I think one can (hopefully obviously) take a very truth-seeking and clear-minded approach that leads to and involves doing more human-centered social justice activism, but I worry that that isn't what's happening at ACE; instead, I worry that other perspectives (which happen to particularly favor social justice issues and adopt some norms from certain SJ communities) are becoming more influential via processes that aren't particularly truth-tracking.
Charity evaluators have a lot of power over the norms in the spaces they operate in, and so I think that for the health of the ecosystem it's particularly important for them to model openness in response to feedback, and rigorous, non-partisan, analytical approaches to charity evaluation/research in general, and general encouragement of truth-seeking, open-minded discourse norms. But I tentatively don't think that's what's going on here, and if it is, I more confidently worry that charities looking on may not interpret things that way; I think the natural reaction of a charity (that values a current or future possible ACE Top or Standout charity designation) to the situation with Anima is to feel a lot of pressure to adopt norms, focuses, and diversity goals it may not agree it ought to prioritize, and that don't seem intrinsically connected to the task of helping animals as effectively as possible, and for that charity worry that pushback might be met with aggression and reprisal (even if that's not what would in fact happen).
This makes me really sad. I think ACE has one of the best missions in the world, and what they do is incredibly important. I really hope I'm wrong about the above and they are making the best possible choices, and are on the path to saving as many animals as possible, and helping the rest of the EAA ecosystem do the same.wild_animal_initiative on Wild Animal Initiative featured in Vox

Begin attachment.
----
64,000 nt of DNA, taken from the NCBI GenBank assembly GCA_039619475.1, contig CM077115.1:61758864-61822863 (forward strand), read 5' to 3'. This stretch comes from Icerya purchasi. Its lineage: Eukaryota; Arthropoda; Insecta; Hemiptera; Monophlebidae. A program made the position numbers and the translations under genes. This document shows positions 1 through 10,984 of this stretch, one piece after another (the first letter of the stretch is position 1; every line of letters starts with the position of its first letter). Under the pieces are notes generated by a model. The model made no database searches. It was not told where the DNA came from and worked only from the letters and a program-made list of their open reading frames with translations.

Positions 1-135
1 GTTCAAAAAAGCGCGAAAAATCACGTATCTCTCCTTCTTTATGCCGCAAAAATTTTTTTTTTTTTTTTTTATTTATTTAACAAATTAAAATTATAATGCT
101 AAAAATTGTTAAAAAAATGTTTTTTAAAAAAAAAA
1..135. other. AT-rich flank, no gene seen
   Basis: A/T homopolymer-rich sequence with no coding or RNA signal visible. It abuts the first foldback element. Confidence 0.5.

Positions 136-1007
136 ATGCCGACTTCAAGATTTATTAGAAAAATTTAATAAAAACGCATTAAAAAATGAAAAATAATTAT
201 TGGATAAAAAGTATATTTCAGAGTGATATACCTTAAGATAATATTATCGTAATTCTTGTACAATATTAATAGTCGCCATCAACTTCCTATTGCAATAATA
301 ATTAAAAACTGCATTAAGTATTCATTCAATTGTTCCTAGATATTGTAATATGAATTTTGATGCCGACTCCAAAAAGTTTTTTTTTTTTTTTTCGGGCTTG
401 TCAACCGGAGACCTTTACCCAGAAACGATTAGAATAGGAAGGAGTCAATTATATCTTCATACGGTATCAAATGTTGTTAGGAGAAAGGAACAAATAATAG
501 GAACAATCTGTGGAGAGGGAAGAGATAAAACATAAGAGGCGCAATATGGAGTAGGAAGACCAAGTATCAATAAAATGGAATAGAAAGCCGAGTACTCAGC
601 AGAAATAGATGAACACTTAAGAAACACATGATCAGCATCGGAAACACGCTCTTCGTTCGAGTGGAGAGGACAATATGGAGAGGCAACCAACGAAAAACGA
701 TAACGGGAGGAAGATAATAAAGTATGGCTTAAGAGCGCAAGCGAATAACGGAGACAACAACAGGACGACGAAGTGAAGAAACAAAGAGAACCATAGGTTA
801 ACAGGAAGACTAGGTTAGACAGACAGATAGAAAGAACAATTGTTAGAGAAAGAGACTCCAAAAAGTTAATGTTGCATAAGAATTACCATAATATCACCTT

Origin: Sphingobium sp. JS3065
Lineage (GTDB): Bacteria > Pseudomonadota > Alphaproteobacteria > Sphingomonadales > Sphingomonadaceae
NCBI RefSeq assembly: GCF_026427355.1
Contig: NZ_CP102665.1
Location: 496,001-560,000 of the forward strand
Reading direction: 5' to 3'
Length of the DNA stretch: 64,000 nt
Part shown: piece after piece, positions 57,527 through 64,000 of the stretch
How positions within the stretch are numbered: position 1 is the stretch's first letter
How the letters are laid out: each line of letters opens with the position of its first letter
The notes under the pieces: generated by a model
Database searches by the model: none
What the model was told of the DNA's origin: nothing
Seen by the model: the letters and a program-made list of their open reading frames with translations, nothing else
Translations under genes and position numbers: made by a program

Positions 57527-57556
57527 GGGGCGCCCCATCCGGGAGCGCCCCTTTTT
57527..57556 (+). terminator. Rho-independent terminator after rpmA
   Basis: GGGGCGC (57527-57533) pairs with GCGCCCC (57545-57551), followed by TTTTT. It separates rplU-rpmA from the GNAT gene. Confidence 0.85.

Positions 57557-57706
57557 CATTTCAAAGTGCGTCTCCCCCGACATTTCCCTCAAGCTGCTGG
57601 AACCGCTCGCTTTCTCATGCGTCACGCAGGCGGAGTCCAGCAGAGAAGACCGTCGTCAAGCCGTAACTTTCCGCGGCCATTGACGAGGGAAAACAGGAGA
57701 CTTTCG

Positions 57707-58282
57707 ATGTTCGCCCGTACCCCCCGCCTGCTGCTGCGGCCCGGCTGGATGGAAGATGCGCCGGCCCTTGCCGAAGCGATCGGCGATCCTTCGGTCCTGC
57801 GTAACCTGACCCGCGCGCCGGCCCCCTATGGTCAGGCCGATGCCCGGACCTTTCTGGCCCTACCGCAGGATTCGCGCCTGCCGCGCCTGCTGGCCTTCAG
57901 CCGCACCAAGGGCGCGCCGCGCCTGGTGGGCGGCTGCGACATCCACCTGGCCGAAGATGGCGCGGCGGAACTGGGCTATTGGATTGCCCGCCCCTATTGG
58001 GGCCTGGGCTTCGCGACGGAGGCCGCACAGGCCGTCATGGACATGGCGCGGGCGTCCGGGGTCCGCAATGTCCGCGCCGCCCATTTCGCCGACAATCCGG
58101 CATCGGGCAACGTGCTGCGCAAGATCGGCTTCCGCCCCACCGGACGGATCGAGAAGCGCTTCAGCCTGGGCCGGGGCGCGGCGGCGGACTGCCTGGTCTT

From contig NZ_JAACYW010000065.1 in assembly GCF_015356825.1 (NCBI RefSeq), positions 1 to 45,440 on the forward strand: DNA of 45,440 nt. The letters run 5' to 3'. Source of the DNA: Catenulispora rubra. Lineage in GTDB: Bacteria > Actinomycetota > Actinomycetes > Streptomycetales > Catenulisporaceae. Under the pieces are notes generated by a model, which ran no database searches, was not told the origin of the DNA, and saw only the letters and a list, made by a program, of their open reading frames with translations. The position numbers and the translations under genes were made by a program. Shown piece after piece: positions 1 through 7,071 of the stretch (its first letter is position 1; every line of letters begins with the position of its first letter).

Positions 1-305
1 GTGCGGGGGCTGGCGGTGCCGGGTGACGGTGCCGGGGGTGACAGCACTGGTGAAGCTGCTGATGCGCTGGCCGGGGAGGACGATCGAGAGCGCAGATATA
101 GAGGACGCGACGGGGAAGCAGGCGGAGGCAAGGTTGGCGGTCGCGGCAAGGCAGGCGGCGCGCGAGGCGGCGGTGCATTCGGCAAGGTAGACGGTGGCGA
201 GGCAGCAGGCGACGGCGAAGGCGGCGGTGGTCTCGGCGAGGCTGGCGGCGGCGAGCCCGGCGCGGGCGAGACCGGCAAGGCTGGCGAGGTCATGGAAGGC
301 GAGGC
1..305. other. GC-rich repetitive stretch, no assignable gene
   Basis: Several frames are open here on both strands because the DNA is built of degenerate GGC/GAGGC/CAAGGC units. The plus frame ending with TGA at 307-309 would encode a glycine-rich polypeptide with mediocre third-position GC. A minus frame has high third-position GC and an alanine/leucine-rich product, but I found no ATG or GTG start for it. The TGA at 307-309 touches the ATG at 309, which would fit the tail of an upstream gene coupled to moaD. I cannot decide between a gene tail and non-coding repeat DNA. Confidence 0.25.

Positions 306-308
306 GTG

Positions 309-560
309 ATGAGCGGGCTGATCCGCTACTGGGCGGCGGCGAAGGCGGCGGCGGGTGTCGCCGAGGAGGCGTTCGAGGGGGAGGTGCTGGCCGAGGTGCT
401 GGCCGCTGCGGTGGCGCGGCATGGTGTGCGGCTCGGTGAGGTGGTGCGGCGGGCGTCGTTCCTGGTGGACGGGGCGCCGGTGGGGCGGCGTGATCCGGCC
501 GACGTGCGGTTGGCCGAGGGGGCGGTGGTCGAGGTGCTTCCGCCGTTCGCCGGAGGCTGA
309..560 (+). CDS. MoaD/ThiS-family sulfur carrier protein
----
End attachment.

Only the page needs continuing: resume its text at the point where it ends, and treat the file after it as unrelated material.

Hi Will, Hollis here! You're correct, this is crossposted from our blog, which has a different tone from most EA Forum posts. I've added a note and a link above to clarify.timothy_liptrot on On Mike Berkowitz's 80k Podcast
Original median voter theorem paper, Duncan Black in 1948
Let us suppose that a decision is to be determined by vote of a committee. The members of the committee may meet in a single room, or they may be scattered over an area of the country as are the electors in a parliamentary constituency. Proposals are advanced, we assume, in the form of motions on a particular topic or in favor of one of a number of candidates. We do not inquire into the genesis of the motions but simply assume that given motions have been put forward. In the case of the selection of candidates, we assume that determinate candidates have offered themselves for election and that one is to be chosen by means of voting. For convenience we shall speak as if one of a number of alternative mo- tions, and not candidates, was being selected.
Let there be n members in the committee, where n is odd. We suppose that an ordering of the points on the horizontal axis representing motions exists, rendering the preference curves of all members single-peaked. The points on the horizontal axis corresponding to the members' optimums are named O, 02, 03, . . . , in the order of their occurrence. The middle or median optimum will be the (n + I)/2th, and, in Figure 3, only this median optimum, the one im- mediately above it and the one immediately below it are shown
Anyway, this is really a pedagogic question. How best should we teach politics? Some people advocate that we should disregard the MVT because it is both "obvious" and "false". Setting that contradiction aside, I think the underlying assumption that only theories with perfect data fit should be taught is wrong. By the same logic, physics should not teach Newtownian mechanics because it is wrong relative to quantum mechanics. You can't just give the reader quantum mechanics, you need to start with a theory they can understand then update it.